Beirut blasts: Morocco urges UNESCO to support rehabilitation of schools, cultural heritage buildings
Morocco has urged the UNESCO to grant substantial support to Lebanon for the rehabilitation of schools and cultural heritage buildings, damaged in the devastating blasts that rocked the Lebanese capital and wreaked havoc throughout the city, killing close to 200 people, injuring thousands of others, and leaving around a quarter of a million homeless.
It also impacted some 8,000 structures, including 640 historic buildings, approximately 60 of which are at risk of collapse.
Speaking at a special meeting of the UN organization on the situation in Beirut, in his capacity as President of the Arab Group, Morocco’s Permanent Representative to UNESCO recalled the Kingdom’s support for the Lebanese people following the August 4 blasts.
“The UNESCO is urged to play its role in relation to the essential aspects of its mandate, namely education and culture to support Lebanon in this ordeal,” the diplomat underlined, recalling that tens of thousands of pupils and students, around 85,000, are deprived of education in Beirut, following this tragedy.
The Moroccan ambassador also recalled that more than 300,000 inhabitants of the Lebanese capital are today homeless, in a context marked by the health crisis of covid-19, as well as a difficult economic and social situation.
The diplomat also recalled the humanitarian assistance dispatched by Morocco upon the instructions of King Mohammed VI, who is, he said, personally following the situation in this brotherly country.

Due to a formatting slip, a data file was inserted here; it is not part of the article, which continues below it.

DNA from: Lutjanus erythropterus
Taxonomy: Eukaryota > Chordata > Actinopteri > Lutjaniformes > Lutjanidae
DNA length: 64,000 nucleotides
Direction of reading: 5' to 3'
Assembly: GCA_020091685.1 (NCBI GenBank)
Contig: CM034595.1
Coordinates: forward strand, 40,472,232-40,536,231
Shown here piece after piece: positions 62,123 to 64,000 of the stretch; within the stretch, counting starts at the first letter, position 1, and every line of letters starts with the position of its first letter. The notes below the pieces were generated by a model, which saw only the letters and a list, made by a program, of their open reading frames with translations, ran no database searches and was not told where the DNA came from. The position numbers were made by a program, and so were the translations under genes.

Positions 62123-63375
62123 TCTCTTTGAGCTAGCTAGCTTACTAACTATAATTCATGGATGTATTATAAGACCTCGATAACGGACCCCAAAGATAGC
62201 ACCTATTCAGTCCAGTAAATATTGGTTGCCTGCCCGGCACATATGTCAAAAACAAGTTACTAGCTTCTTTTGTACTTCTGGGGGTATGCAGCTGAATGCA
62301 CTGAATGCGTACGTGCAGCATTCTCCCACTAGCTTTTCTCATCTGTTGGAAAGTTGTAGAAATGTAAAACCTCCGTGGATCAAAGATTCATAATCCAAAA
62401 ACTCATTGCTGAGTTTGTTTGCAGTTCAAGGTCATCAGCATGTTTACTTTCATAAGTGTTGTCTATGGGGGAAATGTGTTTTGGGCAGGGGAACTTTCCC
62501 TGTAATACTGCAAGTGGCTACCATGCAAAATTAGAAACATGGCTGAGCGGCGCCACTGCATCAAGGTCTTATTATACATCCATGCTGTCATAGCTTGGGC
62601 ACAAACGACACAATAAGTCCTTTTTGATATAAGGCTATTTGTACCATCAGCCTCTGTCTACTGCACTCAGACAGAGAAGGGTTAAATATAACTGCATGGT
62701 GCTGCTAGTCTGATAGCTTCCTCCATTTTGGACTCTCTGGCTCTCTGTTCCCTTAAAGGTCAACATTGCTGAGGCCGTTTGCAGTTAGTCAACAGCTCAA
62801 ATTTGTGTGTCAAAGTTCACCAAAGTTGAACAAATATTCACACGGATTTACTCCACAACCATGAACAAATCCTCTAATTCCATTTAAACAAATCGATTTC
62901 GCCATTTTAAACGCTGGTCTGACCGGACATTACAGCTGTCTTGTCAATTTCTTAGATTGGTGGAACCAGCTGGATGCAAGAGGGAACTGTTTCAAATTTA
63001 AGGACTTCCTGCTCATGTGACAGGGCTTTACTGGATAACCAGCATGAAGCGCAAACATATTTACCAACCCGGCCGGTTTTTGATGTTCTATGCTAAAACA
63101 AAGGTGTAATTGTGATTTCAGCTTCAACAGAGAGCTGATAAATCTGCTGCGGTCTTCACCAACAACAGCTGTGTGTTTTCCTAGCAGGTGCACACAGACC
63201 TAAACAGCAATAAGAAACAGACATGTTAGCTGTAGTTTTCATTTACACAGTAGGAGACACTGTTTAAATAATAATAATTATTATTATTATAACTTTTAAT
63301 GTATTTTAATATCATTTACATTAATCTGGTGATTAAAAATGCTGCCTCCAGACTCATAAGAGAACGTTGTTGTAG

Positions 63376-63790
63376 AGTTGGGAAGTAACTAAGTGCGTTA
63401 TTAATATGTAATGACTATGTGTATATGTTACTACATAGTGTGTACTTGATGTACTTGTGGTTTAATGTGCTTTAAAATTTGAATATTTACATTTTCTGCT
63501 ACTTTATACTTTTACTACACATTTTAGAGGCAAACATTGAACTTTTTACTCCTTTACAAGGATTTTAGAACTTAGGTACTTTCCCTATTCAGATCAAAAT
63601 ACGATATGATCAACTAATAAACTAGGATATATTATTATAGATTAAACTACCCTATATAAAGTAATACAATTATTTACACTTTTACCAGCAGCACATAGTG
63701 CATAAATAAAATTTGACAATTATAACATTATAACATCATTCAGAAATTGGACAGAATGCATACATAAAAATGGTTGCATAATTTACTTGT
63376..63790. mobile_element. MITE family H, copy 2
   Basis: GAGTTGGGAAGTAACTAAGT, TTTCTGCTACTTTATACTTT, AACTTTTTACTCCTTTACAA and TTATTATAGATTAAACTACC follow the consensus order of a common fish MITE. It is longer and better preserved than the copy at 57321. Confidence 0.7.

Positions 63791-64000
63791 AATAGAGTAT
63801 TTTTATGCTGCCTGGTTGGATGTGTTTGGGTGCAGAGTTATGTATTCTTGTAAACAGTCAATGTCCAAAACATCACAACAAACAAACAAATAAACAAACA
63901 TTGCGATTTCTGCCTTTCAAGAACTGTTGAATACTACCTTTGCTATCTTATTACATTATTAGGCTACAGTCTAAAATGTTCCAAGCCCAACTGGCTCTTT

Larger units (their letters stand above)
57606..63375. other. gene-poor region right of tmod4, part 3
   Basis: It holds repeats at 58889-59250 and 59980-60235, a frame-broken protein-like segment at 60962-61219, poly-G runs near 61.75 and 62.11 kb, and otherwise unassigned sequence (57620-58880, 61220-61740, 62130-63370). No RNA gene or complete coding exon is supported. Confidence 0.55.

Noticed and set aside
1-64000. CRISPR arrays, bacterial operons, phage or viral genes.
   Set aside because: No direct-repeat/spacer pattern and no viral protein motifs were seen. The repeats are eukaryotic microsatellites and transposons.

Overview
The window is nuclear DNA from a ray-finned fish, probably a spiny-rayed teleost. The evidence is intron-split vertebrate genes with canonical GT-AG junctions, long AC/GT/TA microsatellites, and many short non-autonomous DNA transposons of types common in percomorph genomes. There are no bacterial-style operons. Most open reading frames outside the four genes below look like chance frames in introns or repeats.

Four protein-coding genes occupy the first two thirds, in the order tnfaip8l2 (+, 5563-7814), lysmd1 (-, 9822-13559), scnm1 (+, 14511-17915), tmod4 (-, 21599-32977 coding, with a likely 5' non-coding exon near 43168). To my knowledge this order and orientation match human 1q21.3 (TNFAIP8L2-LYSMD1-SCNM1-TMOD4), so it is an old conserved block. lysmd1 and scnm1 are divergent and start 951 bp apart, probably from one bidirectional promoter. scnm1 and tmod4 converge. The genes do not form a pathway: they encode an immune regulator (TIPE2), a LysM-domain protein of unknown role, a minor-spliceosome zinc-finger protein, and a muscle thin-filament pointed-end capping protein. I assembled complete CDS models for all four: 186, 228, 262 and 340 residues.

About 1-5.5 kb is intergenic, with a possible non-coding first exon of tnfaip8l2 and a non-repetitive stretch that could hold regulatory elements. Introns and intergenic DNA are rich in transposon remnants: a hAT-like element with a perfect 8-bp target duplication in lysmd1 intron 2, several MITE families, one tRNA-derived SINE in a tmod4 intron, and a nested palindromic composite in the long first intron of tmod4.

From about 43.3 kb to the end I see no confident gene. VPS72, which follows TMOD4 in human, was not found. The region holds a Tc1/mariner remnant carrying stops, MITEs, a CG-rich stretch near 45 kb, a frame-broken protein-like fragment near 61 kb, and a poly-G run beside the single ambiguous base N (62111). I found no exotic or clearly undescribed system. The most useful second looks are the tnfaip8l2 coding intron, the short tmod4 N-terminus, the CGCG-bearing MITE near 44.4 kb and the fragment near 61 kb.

Morocco’s humanitarian aid to Lebanon following the Beirut explosions was airlifted by 18 aircraft and included vital emergency medicine, foodstuff, canned food, grains, powder milk…, etc. It also comprised tents and blankets to shelter the stricken population of the city where at least 300,000 were left homeless.
Morocco also shipped anti-covid equipment such as facemasks, face shields, medicine, protective gear and hand sanitizers.
Besides, Morocco also deployed a military field hospital that has performed 15,900 medical acts between August 10 and 30 to the benefit of people affected by the tragic explosions and distributed medicines to more than 5,639 people.
During the meeting, Sahar Bassiri, the ambassador of Lebanon to UNESCO, thanked King Mohammed VI for his continuous support for the Lebanese people.
She said she had the opportunity to visit the Morocco’s field hospital in Beirut and said she was “deeply moved by the professionalism, availability and humanism of the Moroccan teams.”
Several Lebanese politicians and celebrities thanked Morocco for the aid, including iconic singers Walid Toufic and Ramy Ayach.
The UNESCO has kicked off the ‘Li Beirut’ initiative, meant to protect the city’s historic center, prevent property speculation and transactions taking advantage of residents’ distress and vulnerability, as put by UNESCO Director-General Audrey Azoulay during a visit to Beirut late August.
UNESCO, which is spearheading UN efforts to raise $23 million to education in Beirut, has also committed to immediately rehabilitating 40 of the 159 affected schools with funds it has already raised.
The UN agency will also prioritize interventions to stabilize, secure and safeguard several historic buildings located in the most affected neighborhoods and will support artists, cultural professionals, and creative industries, including NGOs and local partners.
To finance these operations on the ground, a UNESCO donors’ conference for Beirut will be organized before the end of current month.
During her two-day visit, the Director-General took stock of the situation by meeting with artists, members of the cultural sector and creative industries, including NGOs and local partners.